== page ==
No.71 [TREND] A minimum opening up

Many Japanese have discovered a growing number of foreigners working in their local convenience stores…

The face of Japanese convenience stores is changing, literally. More and more often the cash registers are operated by foreign students who work part time in the ubiquitous konbini, as the stores are called in Japan. Zoom Japan discussed this new phenomenon with writer SeRIzAWA Kensuke, the author of Konbini Gaikokujin (Convenience Store For- eigners), who spent one year researching and talking to these people.


How did your book come about?

Serizawa Kensuke: In a sense, this project began after the triple disaster took place in Fukushima in March 2011. At the time, I was living near Asakusa, which, as you know, is one of Tokyo’s most popular tourist spots. Suddenly, all the foreigners disappeared, driven away by fear of nuclear contamination. About one year later, I began to notice a new type of foreigner: not tourists, but young people working in convenience stores. They kept growing in number, and I saw them everywhere around Tokyo. I wondered where they were from, and my curiosity slowly morphed into an idea for a book.


I guess you eventually found out from where they came.

S. K.: At first they were mostly Chinese, and even now they make up the greater number. Then you have a lot of people from Vietnam and Nepal. All in all there are about 50,000 foreigners working in convenience stores around Japan. In many shops, most or all of the employees are not Japanese, sometimes including the store manager.


On average how much does it pay?

S. K.: In Tokyo, it’s a little more than the minimum hourly wage, which is around 958 yen (£6.70). Outside Tokyo, it’s even less.



These days, it seems that the Japanese avoid this kind of work like the plague. I heard of a shop owner who failed to hire a single person in a whole year.

S. K.: even my nephew, who is 20, says he doesn’t want to work in a konbini. For that kind of money, working in a restaurant or a karaoke is much less difficult. On the other hand, let’s not forget that the Japanese workforce is shrinking as a whole. There are fewer kids in their teens and 20s, which makes finding new employees even harder.


For many Japanese students, working in a convenience store used to be a sort of rite of passage. Have you ever worked in a konbini?

S. K.: I tried. And I failed (laughs). I did the interview, but I was told I wasn’t the right person for that kind of job. Considering what I’m doing now, they were probably right.


Konbini work seems to be quite hard, doesn’t it?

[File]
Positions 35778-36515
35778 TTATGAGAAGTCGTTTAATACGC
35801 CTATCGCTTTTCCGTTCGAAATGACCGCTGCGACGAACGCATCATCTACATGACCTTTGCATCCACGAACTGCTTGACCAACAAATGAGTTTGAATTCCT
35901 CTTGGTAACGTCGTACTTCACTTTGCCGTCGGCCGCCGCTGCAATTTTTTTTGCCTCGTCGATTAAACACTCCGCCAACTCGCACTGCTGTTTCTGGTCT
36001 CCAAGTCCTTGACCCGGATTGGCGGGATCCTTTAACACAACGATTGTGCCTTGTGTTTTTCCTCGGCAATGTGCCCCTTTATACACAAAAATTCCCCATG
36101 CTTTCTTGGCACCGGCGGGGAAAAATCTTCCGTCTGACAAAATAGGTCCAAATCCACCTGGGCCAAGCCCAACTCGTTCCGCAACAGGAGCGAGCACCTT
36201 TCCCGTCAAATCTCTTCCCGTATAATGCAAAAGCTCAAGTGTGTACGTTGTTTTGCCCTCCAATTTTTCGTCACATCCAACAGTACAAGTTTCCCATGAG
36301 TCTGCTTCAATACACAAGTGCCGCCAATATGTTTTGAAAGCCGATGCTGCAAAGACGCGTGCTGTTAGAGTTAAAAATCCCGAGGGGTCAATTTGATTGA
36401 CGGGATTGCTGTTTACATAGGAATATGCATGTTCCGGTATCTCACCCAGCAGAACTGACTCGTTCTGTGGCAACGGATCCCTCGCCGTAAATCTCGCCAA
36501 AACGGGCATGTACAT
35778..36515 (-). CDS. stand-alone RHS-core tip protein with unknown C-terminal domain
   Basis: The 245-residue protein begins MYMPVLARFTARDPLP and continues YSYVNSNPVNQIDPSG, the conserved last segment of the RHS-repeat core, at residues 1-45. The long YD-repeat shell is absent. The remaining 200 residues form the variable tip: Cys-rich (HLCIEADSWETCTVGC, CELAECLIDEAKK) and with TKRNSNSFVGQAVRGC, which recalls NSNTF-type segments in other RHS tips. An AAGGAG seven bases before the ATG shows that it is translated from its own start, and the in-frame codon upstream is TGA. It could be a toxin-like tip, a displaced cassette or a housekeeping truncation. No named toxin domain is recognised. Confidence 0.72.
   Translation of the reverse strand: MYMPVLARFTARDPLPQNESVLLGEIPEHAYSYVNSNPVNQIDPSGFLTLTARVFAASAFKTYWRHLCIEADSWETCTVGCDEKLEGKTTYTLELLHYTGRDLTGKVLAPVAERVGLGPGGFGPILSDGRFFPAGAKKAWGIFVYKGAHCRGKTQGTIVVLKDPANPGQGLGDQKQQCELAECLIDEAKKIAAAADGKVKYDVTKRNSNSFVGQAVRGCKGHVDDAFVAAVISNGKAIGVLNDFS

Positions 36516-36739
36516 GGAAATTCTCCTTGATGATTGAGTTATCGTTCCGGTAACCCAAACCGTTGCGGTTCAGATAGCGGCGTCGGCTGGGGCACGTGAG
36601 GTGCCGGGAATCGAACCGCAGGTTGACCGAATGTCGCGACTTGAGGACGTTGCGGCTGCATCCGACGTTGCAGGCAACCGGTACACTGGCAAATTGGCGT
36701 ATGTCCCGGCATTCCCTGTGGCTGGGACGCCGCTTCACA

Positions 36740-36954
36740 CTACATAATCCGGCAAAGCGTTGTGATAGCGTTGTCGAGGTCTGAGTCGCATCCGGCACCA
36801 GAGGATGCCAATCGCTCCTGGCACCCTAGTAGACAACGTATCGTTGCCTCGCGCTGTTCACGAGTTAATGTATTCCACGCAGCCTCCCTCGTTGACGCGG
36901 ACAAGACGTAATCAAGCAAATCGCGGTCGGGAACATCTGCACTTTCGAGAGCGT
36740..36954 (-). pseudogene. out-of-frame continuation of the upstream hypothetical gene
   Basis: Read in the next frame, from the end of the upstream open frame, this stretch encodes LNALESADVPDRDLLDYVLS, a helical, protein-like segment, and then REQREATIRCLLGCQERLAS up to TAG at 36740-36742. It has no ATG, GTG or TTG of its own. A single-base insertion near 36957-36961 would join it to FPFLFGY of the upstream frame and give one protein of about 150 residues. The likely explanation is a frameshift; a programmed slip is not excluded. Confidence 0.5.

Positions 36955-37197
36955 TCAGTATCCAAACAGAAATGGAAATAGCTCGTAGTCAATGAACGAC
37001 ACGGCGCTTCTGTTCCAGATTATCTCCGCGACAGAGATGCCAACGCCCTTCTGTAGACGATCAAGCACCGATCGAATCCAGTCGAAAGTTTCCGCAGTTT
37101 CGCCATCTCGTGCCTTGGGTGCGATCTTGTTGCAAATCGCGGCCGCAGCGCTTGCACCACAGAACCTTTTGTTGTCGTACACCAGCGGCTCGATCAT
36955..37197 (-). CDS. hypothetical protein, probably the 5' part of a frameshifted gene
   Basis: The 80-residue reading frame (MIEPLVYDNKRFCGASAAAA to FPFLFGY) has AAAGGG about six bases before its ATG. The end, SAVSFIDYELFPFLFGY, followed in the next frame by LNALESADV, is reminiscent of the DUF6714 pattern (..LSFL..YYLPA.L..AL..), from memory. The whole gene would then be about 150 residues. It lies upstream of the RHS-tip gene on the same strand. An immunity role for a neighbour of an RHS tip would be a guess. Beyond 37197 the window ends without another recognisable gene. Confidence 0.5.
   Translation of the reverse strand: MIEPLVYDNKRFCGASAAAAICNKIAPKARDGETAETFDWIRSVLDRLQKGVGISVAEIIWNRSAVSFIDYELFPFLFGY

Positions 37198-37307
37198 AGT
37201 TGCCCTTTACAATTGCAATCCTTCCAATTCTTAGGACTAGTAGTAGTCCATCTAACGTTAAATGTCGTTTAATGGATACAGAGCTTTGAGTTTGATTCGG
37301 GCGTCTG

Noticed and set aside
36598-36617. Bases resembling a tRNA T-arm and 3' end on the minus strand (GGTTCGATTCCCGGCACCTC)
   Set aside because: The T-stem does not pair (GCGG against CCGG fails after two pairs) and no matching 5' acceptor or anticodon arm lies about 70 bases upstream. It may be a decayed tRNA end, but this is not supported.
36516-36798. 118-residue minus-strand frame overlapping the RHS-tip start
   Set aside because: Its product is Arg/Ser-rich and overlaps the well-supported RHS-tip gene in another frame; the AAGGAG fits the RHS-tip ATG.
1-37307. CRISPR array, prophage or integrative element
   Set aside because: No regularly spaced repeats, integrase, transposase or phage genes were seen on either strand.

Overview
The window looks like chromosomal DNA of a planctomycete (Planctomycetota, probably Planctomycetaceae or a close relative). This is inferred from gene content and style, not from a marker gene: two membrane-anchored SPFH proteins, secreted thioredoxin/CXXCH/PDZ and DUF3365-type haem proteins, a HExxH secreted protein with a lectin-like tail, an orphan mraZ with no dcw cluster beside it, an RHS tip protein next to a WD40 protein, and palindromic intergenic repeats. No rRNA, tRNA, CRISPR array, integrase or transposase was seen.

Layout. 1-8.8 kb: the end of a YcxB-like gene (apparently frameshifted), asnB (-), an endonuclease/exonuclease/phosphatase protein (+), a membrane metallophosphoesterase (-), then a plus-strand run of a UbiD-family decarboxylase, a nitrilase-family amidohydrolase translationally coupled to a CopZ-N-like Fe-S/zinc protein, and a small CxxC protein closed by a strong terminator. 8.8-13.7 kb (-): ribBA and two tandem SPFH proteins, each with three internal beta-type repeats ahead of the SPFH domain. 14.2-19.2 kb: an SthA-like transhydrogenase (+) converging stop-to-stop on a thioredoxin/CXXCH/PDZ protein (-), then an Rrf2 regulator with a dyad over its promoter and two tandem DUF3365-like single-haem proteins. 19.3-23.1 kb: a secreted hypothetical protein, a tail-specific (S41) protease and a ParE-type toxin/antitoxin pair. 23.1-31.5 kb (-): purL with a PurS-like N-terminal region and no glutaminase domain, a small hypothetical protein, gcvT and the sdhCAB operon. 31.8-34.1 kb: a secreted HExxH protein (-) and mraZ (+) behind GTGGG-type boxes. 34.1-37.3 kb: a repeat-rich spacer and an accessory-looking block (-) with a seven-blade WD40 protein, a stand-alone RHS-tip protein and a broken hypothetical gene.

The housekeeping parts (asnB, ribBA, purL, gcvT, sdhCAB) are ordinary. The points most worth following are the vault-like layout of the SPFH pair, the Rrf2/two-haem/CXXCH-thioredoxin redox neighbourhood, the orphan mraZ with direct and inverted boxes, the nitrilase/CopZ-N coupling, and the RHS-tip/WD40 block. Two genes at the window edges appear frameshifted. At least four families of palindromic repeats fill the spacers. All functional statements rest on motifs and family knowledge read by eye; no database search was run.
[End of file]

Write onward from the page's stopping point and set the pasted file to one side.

S. K.: It’s certainly hard and complicated. It goes well beyond just working the cash register and putting products out on the shelves. You must be able to do many detailed tasks, from handling parcel delivery invoices and utility bills to accepting different kinds of payment: cash, credit cards, now even smartphone- based electronic payments. Plus the money is not good.


So why do so many foreign students apply for this job?

S. K.: I guess, for them, coming from poorer countries, the pay doesn’t look so bad. Another appealing feature of this job is that they can interact with local customers, which gives them a chance to practise the Japanese they’ve been learning. If they don’t speak it well enough to be employed in a konbini, they work on factory conveyor belts or the tedious job of onigiri or bento making. If, on the contrary, they are particularly fluent, they may work in hotels.


Do you mean most of them are students?

S. K.: A lot of them are students, of course. Japanese law is not as strict as other countries (in the US, for instance, you can’t work at all) and allows foreign students to work up to 28 hours a week. even this law is loosely enforced, so there are people who actually work longer hours, especially if a store doesn’t have enough shop assistants. It’s a win-win situation: the owner has all the slots covered, and the shop assistant can earn more. As a consequence, there are people who originally came to Japan to study, but end up working more and studying less.


I’m sure that studying in Japan must be very expensive for people coming from Nepal or South-East Asia. Does that mean these foreign students come from rich families?

S. K.: Of course, some of them are wealthy, but they seldom need to work in convenience stores. For most of the others, the only way to study at a Japanese language school is to borrow money because one academic year costs as much as 1 to 1.5 million yen (£7,000 to £10,500). It’s a huge sum for those people. Their families are often forced to sell part of their land to send them abroad. In the end, they neglect their studies and end up working longer hours. The result is that the number of successful applicants for student visas from such countries as Bangladesh, Myanmar and Uzbekistan has sharply declined lately as the Japanese government is trying to clamp down on people who abuse the system allowing them to work.